Jason Giambi: A Force for the New York Yankees

Patrick ReadSenior Writer IApril 25, 2008

Jason Giambi:  Carrying the Hot Stick


Washington DC – Jason Giambi is on fire as he hit two home runs, consecutively, against the Cleveland Indians Friday night, April 25th.  See the home runs here.  Yet he gets no respect at all.  If he doesn’t hit .275 then it is reported that he stinks (regardless of injury), and isn’t worth the money.  If he does hit, then he should, because of the money. Why are so many obsessed with the Steinbrenner’s money anyhow?  Don’t they get their subsidy checks?  Regardless, what does Giambi bring to the plate?

 Runs, RBI and Home Runs is what he brings to the Yankee offense. This year, 24 games into the season, Giambi leads the Yankees in Home Runs, with two against the Red Sox, and two against the Indians in as many plate appearances.  Both teams were in the post season last year, and the Yankees lost to Cleveland. The offense was to blame, but Giambi, the most dangerous bat on the team, only got up 4 times in the whole series, and got 2 hits. 

The year before I watched as Giambi sat out against Detroit in a must win game 3.  He had received a cortisone shot the night prior, but told Torre he was ready to go.  After 6 innings of being shut out, there Giambi sat, as Sheffield played first.   Sportscasters, and some fans point to his average.   He didn't have a high average two years ago when he hit 253, yet he still finished 14th in MVP votes because of Run Production.  He is 11 for 59 right now, with 5 Home Runs (most on the team), scored 10 runs, and has 12 RBI. 

In comparison, Abreu has 2 less home runs, 9 more RBI, and has scored one more time than Giambi, but has also had 31 more plate appearances.  Everyone lushes over Abreu, and how good he is at the plate.  Maybe they mean that Bobby is good for the money he is paid.  Because his defense, accuracy and speed in the outfield is sorely lacking.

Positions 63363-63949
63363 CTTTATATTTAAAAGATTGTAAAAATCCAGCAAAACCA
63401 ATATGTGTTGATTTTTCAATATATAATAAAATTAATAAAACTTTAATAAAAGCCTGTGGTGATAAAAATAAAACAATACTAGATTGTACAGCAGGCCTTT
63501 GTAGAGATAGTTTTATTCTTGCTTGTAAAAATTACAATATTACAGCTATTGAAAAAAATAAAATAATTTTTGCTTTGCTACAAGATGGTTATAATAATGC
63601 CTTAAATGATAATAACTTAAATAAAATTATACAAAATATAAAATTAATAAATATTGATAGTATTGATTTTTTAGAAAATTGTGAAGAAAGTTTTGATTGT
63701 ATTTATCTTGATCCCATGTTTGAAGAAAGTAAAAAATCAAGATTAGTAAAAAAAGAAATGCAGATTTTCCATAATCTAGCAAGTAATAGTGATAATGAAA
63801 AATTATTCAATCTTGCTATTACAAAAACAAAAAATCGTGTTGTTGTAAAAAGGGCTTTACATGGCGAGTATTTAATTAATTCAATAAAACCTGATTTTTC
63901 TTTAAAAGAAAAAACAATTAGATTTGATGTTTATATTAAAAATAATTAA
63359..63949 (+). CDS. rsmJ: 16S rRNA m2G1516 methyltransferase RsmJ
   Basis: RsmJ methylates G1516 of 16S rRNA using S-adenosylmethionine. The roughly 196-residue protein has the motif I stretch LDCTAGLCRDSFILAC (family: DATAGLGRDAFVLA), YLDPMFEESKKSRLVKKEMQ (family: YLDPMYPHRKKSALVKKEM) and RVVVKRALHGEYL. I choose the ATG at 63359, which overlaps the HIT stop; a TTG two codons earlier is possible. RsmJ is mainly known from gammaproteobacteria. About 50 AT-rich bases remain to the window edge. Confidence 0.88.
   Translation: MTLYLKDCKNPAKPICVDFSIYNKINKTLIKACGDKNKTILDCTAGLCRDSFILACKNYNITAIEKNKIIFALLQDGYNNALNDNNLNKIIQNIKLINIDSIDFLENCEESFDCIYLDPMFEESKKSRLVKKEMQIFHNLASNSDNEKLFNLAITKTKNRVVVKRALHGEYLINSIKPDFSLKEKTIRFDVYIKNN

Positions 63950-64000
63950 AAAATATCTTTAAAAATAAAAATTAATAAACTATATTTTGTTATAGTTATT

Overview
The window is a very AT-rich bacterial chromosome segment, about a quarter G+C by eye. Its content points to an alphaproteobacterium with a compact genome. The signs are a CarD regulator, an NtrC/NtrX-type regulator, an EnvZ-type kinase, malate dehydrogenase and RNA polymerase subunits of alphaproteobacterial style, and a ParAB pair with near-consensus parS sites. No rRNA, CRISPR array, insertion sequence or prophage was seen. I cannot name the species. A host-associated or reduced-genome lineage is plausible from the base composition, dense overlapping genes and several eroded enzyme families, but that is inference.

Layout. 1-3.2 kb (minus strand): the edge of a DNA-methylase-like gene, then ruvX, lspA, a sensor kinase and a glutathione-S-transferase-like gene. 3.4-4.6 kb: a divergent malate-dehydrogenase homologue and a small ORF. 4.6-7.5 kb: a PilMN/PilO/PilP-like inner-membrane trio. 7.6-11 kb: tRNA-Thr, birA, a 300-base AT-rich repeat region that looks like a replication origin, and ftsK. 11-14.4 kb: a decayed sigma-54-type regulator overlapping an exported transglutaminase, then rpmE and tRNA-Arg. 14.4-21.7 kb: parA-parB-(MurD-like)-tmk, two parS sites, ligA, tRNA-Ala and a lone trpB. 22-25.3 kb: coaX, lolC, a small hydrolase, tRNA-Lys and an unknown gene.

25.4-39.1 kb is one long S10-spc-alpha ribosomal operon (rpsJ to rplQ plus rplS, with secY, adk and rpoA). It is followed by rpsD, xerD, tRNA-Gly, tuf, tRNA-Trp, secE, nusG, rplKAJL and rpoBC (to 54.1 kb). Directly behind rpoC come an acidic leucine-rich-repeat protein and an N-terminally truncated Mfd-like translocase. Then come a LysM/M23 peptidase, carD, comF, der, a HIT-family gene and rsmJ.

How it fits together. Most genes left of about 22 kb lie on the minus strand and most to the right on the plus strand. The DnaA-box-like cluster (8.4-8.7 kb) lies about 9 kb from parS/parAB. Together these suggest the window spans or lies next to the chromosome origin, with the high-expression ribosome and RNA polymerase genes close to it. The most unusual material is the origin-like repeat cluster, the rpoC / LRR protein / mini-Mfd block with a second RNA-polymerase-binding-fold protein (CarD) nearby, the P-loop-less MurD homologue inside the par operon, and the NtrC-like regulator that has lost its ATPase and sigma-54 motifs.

Giambi is off to a slow start again this year, hitting 186, but leading the Yankees in Home Runs, amongst the top in runs scored and RBI.  Giambi, though, was moved from the 5 spot to hit 7th.  A-Rod certainly is not having the same April he had last year without a constant Giambi behind him in the line up.      

Giambi was batting fifth last year during A-Rod's record breaking April.  Rodriguez was able to accomplish this feat because pitchers weren’t going to throw to the threat behind him.  And you can’t walk two in a row.  It is because Giambi is a threat, every time he steps up to the plate.  Pitchers are very careful with him, so careful that he has led the league in walks.  

Last year (Giambi’s stats) , while missing half the season with injuries, he still had 40 walks, 14 Home Runs, and 60 hits in only 83 games. A mere half of a season.  In 2006 he finished 14th in MVP votes, had 110 walks in 139 games, and only hit 253, but had 37 Home Runs with 113 RBI.  In 2005 he finished 18th in MVP votes in only 139 games had 32 home runs, and was walked 110 times.  He was also named Comeback Player of the Year, and missed more than 20 games.  In 2004 he was diagnosed with a benign tumor.  In 80 games he had 12 home runs, 33 runs, and 40 RBI, with a tumor.  He was named as an All Star.  He only played half of the season, imagine what he would have done if healthy.

 The threat:  walks, hit by pitch, home runs, runs scored, RBI, and "Forced Pitches for A-Rod"

This year he has 14 walks already, but you won’t hear that on ESPN. You’ll just hear he is 11 for 59, hitting 186.  Other teams play that funny looking defense against him, leaving third base wide open.  Is it because Giambi can’t hit, or is it because Giambi is a feared hitter?  If he continues to be pitched around, then the batter ahead of him (A-Rod) will get forced pitches to hit.  Going on his stats and his good eye, if he is pitched to then he will  hit the ball (out), score and get RBIs, or get walked.  Look out because he is healthy this year, and touting “I have been running a lot, and lost weight.  I feel great, and am like a cat out there.”

Was David Ortiz moved from batting third after a slow start? No he wasn’t, and he is now en-route to becoming the Papi of old.  With what has been the root of the Yankees 2 consecutive post seasons woes (the offense) Jason Giambi should remain playing, and should be in the same spot as last year. Fifth, or maybe even third.  It’s all about Giambi.  His HR’s, RBIs and runs scored tell the tale of a power offense. 

Unless the Yankees want the pitcher to be able to walk A-Rod, and pitch to whoever is in the 5 spot, Giambi can be used to "force strikes."  As it were, Giambi is a threat every time he is at the plate as made evident by that funny defense, and the number of walks he gets.  Jason can turn the game around with one swing.  Judging by the Cleveland game, April 25th, he can do it consecutively.  When Giambi is at the plate, one swing is all he needs.  That is a threat.